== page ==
Searching over 5,500,000 cases.


searching
Buy This Entire Record For $7.95

Download the entire decision to receive the complete text, official citation,
docket number, dissents and concurrences, and footnotes for this case.

Learn more about what you receive with purchase of this case.

People ex rel. Glasgow v. Carlson

Supreme Court of Illinois

December 1, 2016

THE PEOPLE OF THE STATE OF ILLINOIS ex rel. JAMES W. GLASGOW, Petitioner,
v.
HONORABLE DAVID M. CARLSON et al., Respondents.

          JUSTICE KILBRIDE delivered the judgment of the court, with opinion. Chief Justice Karmeier and Justices Freeman, Thomas, Garman, Burke, and Theis concurred in the judgment and opinion.

          OPINION

          KILBRIDE JUSTICE

         ¶ 1 Petitioner, James W. Glasgow, State's Attorney of Will County, seeks mandamus pursuant to Illinois Supreme Court Rule 381 (eff. Jan. 1, 2016) against respondent, the Honorable David M. Carlson, judge of the circuit court of Will County. Petitioner asks this court to compel respondent to (1) vacate its January 6, 2016, sentencing order, (2) classify as a Class 2 felony Mitchell Harper's third violation of Illinois's driving while under the influence (DUI) statute of the Illinois Vehicle Code (625 ILCS 5/11-501 et seq. (West 2014)), and (3) resentence defendant as a Class X offender pursuant to section 5-4.5-95(b) of the Unified Code of Corrections (730 ILCS 5/5-4.5-95(b) (West 2014)). For the following reasons, we award mandamus.

         ¶ 2 BACKGROUND

         ¶ 3 In June 2014, defendant, Mitchell Harper, was charged by indictment with Class 2 felony aggravated DUI (625 ILCS 5/11-501(a)(2), (d)(2)(B) (West 2014)). The indictment alleged that on March 23, 2014, defendant operated a vehicle while under the influence of alcohol and that he had two prior DUI convictions: (1) a 1994 DUI conviction in Georgia and (2) a 2013 DUI conviction in Illinois.

         ¶ 4 Following a bench trial in July 2015, the circuit court found defendant guilty of aggravated DUI. The court, however, continued sentencing and postponed its review of defendant's prior DUI convictions and additional criminal history.

         ¶ 5 At the initial sentencing hearing in November 2015, the circuit court expressed skepticism on whether defendant's DUI conviction should be classified as a Class 2 felony for sentencing purposes. The court explained, "[a]lthough the indictment alleges a [C]lass 2 felony, I may not necessarily agree with that based upon the statutory provisions."

         ¶ 6 The State first provided the circuit court with certified copies of defendant's two prior DUI convictions in Georgia and Illinois. Because defendant's DUI conviction in this case constituted his third DUI conviction, the State argued that it was aggravated DUI and a Class 2 felony under subsection (d)(2)(B), as charged in the indictment. The State acknowledged that a separate provision, subsection (d)(2)(A), generally classified aggravated DUI as a Class 4 felony. Nonetheless, the State argued that because defendant was charged under subsection (d)(2)(B), that provision's express classification of the offense as a Class 2 felony must control. For support, the State cited to the appellate court's decision in People v. Mischke, 2014 IL App (2d) 130318, that reached the same conclusion.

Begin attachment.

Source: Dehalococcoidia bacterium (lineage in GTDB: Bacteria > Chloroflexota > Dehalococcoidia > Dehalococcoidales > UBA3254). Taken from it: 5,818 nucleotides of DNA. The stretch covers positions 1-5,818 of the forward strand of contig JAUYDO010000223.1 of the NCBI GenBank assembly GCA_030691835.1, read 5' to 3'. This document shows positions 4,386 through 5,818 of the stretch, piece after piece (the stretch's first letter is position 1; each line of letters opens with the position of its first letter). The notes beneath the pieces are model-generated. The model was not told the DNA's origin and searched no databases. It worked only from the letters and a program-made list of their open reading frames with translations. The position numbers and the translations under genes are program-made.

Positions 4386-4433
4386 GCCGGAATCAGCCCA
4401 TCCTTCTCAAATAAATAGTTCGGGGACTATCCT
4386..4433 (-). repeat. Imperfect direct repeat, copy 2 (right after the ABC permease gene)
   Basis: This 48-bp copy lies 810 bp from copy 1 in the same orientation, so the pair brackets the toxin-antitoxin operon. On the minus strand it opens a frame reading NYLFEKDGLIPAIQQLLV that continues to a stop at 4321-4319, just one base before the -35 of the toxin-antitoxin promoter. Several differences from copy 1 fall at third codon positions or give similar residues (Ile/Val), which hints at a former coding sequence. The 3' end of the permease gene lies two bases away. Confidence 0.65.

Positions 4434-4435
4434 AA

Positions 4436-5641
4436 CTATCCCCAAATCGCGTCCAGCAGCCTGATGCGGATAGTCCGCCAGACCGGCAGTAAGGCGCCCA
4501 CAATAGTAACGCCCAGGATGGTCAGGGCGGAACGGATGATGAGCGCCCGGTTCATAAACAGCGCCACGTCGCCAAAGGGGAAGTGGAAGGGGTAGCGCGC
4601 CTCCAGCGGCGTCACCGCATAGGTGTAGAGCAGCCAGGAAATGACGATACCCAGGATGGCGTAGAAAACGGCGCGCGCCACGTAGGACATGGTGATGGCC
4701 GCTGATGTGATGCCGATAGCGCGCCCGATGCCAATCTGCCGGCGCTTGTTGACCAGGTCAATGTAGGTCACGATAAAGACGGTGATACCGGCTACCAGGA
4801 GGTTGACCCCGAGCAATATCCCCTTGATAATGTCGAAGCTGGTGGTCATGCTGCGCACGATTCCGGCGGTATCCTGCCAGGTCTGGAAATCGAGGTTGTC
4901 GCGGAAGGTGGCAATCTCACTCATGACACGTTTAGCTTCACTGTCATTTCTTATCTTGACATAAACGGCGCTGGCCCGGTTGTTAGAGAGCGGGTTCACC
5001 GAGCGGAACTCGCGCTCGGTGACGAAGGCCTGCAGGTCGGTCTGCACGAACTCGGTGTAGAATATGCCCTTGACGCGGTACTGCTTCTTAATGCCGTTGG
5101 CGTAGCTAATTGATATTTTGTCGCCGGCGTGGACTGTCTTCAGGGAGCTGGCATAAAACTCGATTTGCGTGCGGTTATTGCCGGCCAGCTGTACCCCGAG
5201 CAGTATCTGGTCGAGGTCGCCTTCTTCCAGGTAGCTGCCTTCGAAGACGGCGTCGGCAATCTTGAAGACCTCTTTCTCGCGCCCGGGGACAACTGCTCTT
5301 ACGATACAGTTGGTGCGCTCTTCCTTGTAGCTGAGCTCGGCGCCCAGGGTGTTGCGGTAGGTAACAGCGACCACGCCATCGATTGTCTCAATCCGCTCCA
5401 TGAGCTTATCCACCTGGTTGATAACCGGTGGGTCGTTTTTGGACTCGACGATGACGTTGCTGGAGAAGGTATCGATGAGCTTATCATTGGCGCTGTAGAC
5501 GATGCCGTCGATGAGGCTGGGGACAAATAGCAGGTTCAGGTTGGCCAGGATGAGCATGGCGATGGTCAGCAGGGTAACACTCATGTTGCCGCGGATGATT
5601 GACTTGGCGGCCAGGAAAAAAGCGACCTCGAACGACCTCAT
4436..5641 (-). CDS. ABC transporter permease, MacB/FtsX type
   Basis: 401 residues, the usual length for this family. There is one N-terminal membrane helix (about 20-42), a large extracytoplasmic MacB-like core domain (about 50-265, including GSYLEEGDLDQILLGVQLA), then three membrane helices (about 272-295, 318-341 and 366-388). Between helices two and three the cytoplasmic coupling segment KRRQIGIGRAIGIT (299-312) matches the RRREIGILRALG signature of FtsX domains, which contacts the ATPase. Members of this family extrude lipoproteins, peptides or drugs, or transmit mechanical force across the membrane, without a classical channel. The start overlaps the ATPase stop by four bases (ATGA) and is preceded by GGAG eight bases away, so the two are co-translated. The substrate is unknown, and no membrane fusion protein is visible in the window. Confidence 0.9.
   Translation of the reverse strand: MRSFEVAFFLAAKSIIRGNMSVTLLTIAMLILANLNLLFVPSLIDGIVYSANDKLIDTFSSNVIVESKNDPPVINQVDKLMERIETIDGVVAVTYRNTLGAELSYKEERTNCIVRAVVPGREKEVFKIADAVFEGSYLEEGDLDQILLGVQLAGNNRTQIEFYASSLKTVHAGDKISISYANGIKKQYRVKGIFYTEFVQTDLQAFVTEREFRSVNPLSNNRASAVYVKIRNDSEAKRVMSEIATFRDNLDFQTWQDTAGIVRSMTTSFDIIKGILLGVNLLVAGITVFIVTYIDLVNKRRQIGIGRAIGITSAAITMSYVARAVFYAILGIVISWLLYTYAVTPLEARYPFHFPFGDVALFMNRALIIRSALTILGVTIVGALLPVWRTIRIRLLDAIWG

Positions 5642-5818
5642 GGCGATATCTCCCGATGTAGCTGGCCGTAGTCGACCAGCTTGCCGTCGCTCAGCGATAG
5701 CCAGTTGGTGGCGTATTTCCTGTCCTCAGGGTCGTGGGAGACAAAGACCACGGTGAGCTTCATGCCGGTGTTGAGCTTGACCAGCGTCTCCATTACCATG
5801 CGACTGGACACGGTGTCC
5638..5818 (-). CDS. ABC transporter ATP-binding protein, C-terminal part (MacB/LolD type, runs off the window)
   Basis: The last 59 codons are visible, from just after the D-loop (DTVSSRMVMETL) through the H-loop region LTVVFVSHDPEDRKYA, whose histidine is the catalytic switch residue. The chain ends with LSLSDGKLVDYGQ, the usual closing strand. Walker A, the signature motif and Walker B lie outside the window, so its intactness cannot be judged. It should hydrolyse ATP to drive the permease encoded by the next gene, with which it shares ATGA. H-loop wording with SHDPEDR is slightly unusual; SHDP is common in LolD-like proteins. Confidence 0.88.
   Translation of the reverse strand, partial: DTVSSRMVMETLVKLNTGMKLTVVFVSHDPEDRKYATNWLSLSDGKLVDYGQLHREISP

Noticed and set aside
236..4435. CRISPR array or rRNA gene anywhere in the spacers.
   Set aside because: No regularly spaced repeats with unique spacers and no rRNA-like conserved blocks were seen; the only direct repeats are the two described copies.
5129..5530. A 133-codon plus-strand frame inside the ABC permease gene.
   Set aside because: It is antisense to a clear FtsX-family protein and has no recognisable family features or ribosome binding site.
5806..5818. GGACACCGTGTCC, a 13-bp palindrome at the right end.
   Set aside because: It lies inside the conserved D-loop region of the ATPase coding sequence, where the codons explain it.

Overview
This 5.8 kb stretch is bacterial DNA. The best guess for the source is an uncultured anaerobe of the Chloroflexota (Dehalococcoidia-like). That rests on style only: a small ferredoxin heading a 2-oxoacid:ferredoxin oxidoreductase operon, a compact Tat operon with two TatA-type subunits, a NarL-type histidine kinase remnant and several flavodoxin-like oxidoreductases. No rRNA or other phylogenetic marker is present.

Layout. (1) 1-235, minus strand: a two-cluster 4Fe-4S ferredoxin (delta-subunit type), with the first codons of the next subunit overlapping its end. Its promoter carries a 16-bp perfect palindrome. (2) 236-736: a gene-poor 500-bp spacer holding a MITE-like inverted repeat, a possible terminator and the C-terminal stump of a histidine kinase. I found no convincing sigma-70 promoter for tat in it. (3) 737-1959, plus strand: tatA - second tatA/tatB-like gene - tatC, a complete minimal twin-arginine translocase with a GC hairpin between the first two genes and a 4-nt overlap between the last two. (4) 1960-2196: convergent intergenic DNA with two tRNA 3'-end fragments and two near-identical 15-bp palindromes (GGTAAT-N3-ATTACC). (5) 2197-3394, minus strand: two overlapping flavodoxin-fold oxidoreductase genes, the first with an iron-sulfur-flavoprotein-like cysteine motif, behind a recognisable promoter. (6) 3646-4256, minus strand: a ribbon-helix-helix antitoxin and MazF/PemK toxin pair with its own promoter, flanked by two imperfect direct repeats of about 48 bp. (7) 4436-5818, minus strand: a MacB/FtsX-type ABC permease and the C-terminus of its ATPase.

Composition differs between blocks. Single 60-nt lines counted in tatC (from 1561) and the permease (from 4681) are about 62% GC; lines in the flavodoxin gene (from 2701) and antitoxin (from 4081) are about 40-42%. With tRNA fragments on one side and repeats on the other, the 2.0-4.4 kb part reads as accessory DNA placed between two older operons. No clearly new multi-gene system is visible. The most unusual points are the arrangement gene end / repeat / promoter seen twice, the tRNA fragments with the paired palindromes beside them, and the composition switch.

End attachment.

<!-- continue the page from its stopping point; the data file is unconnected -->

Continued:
¶ 7 In turn, the State argued that defendant was subject to a mandatory Class X sentence on his third DUI conviction based on his prior criminal record. Specifically, the State noted that defendant's record included a 1989 Class 2 felony conviction, a 1981 Class X felony conviction, and a 1980 Class 2 felony conviction.

         ¶ 8 The circuit court, however, continued to express doubt that defendant's third DUI conviction should be classified as a Class 2 felony. The court repeatedly asked the State to explain when a third DUI conviction would ever be classified as a Class 4 felony. The court also suggested that the State was asking the court to ignore subsection (d)(2)(A), that generally defined aggravated DUI as a Class 4 felony.

         ¶ 9 Defendant argued that the statutory provisions were ambiguous on the issue of felony classification. Defendant questioned why the DUI statute "went from a second offense being a misdemeanor to a third offense being a class two." Defendant urged the circuit court to "err towards lenity and take the lesser offense." At the close of arguments, the court continued sentencing.

         ¶ 10 At the subsequent hearing on January 6, 2016, the circuit court was again critical of the State's position that defendant's third DUI conviction should be treated as a Class 2 felony rather than a Class 4 felony. The court quoted a passage from the "DUI Traffic Illinois Judicial Bench Book Third Edition" that referenced an "apparent irreconcilability" between the felony classifications related to a third DUI conviction. Ultimately, the court determined that those provisions were "completely inconsistent." The court then sentenced defendant as a Class 4 offender to 24 months of probation.

         ¶ 11 On February 1, 2016, the circuit court held a hearing on its own motion to clarify its January 6 sentencing decision. At this hearing, the court explained its prior decisions as follows:

"I had sentenced the [d]efendant as a Class 4 offender on an-arguably a Class 2 DUI offense for a third violation of the statute. The court found that the statute was inconsistent, and one of the things I cited was the Third Edition Benchbook, and I went back through and I found that there is not only a Fourth Edition, but there is also a Fifth Edition, and I want to make part of the record what the Fifth Edition says ...

Buy This Entire Record For $7.95

Download the entire decision to receive the complete text, official citation,
docket number, dissents and concurrences, and footnotes for this case.

Learn more about what you receive with purchase of this case.